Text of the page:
High Court Judge Madam Justice Jacqueline Cornelius is lamenting the lack of progress in passing legislation against sexual harassment in Barbados.
Delivering a lecture in observance of International Women’s Day last Friday, Cornelius complained that after 15 years of discussions, drafting and consultations, legislators had yet to enact the law.
“The proposed legislation is confined to sexual harassment in employment, and the draft policy defines sexual harassment as any unwelcome conduct of a sexual nature negatively affecting the dignity of persons at work, or makes an unfavourable impact to their work opportunities or their wellbeing at the workplace,” she explained.
“It includes quid pro quo harassment and hostile work environment harassment. The quid pro quo harassment is often called sexual blackmail because compliance is demanded in return for economic advantages or the avoidance of employment detriment,” she noted.
The lecture entitled, What do women want? Recent Legal Developments and Women’s Lives in Barbados, was held at the Cave Hill Campus of the University of the West Indies (UWI) and was organized by First Caribbean International Bank in collaboration with the UWI and Institute for Gender and Development Studies.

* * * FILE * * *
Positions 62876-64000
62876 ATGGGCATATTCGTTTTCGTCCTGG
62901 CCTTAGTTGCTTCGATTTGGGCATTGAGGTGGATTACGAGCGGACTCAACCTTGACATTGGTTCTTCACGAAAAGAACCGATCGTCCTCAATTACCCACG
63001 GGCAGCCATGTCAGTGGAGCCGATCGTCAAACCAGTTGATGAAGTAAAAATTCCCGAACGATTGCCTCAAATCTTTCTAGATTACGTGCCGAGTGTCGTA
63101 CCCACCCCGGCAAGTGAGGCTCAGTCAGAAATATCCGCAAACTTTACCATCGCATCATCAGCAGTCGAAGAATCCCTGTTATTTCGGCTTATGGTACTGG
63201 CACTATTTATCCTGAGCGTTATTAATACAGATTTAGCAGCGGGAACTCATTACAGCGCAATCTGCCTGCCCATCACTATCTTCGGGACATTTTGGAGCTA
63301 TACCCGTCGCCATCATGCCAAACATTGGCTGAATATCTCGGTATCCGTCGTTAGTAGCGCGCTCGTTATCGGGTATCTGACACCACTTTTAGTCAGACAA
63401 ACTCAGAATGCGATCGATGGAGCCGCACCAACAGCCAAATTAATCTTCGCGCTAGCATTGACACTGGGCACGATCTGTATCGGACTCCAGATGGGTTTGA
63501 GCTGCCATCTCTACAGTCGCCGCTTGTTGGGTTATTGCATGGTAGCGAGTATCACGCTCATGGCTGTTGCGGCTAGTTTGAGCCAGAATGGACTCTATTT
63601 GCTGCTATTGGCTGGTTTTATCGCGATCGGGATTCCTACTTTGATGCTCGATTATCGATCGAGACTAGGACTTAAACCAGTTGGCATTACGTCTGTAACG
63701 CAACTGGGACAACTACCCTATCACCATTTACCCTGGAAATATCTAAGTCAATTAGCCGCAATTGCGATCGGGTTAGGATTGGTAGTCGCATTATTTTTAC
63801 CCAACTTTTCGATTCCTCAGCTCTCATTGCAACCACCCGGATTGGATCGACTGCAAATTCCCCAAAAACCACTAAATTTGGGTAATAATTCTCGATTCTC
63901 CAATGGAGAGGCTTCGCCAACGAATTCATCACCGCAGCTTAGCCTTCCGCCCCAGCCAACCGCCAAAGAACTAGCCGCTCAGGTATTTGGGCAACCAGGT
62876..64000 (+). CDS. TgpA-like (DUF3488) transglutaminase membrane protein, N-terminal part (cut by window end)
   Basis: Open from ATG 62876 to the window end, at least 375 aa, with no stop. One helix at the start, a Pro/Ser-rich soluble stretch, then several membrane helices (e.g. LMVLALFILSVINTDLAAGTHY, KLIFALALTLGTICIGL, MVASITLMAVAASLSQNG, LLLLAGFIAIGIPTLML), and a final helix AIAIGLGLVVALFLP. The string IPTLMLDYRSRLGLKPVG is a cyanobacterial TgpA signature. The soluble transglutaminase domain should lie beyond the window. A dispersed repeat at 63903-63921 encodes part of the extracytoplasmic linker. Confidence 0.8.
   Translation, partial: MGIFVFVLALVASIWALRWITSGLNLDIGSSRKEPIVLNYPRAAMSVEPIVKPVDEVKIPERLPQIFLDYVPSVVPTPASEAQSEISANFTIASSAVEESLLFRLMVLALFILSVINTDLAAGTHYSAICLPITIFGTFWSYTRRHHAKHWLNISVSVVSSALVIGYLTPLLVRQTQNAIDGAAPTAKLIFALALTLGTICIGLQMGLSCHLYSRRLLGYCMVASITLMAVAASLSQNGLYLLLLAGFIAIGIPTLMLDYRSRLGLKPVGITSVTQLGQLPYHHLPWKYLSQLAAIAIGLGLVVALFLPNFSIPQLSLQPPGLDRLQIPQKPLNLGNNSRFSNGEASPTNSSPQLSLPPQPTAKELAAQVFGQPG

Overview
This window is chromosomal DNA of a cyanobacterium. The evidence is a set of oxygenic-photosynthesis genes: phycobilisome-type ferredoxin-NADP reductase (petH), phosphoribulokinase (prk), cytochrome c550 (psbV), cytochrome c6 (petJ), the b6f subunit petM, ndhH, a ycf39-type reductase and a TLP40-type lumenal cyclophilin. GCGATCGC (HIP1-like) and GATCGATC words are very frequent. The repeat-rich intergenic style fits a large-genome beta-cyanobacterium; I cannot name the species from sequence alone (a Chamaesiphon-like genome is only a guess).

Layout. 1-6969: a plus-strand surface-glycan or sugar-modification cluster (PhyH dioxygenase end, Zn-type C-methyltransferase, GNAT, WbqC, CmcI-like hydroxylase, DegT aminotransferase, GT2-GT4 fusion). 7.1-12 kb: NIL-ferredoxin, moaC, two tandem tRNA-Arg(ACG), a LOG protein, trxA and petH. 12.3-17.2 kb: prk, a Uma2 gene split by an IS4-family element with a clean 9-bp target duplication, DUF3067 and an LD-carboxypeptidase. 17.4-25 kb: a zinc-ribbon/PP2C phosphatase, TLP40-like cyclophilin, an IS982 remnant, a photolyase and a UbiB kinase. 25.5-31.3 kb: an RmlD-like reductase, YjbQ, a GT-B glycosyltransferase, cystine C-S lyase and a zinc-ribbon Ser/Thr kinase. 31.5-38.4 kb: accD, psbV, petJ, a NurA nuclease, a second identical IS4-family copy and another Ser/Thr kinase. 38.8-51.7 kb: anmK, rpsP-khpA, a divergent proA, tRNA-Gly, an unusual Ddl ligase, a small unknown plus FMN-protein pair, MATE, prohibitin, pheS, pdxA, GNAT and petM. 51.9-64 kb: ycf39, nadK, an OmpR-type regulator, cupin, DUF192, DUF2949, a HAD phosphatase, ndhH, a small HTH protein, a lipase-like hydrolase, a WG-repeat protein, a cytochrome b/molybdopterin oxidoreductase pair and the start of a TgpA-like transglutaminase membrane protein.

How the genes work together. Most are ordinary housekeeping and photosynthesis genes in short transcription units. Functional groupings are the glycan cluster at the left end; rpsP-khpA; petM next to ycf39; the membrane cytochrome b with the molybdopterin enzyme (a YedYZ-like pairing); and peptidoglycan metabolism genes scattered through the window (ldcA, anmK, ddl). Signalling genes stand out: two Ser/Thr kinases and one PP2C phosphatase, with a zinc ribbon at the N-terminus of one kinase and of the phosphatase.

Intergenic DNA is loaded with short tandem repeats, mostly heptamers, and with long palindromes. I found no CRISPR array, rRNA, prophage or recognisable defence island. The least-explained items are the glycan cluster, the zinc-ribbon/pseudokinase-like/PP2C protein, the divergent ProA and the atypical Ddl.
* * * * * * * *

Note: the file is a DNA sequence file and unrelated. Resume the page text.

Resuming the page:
According to the judge, the draft bill describes a hostile work environment as “occurring where a fellow employee makes unwelcome sexual advances or an unwelcome request for sexual favours from other employees, or engages in other unwelcome conduct of a sexual nature and these advances unreasonably interfere with the person’s work performance or creates an intimidatingly hostile or offensive work environment”.
She noted that while both men and women could be subjected to such harassment, it was likely that women were most affected.
“Experience has shown that overwhelmingly it is the abuse of male economic and sexual power [that] undermine overwhelmingly female economic security, personal integrity and safety. Women are particularly vulnerable because of their lower earning capacity and poverty,” she observed.
The judge pointed to the example of the National Union of Public Workers, which called for sexual harassment legislation two years ago following several complaints from public sector workers.
“The general secretary then claimed to have been surprised that he was getting complaints from both sexes and that we don’t highlight or talk much about them, male victims of sexual violence harassment. But we need to look at this and at the whole question of violence in the workplace.
“The minister assured the union that sexual harassment legislation was at the top of her ministry’s agenda, where it has indeed been for the last 15 years.”
At least five other Caribbean Community (CARICOM) countries – Bahamas, Belize, Guyana, St Lucia and Trinidad and Tobago – have laws against sexual harassment.
“There is strong disappointment that Barbados has yet to join other territories in the Caribbean as recognizing this as a form of gender-based violence,” Cornelius said.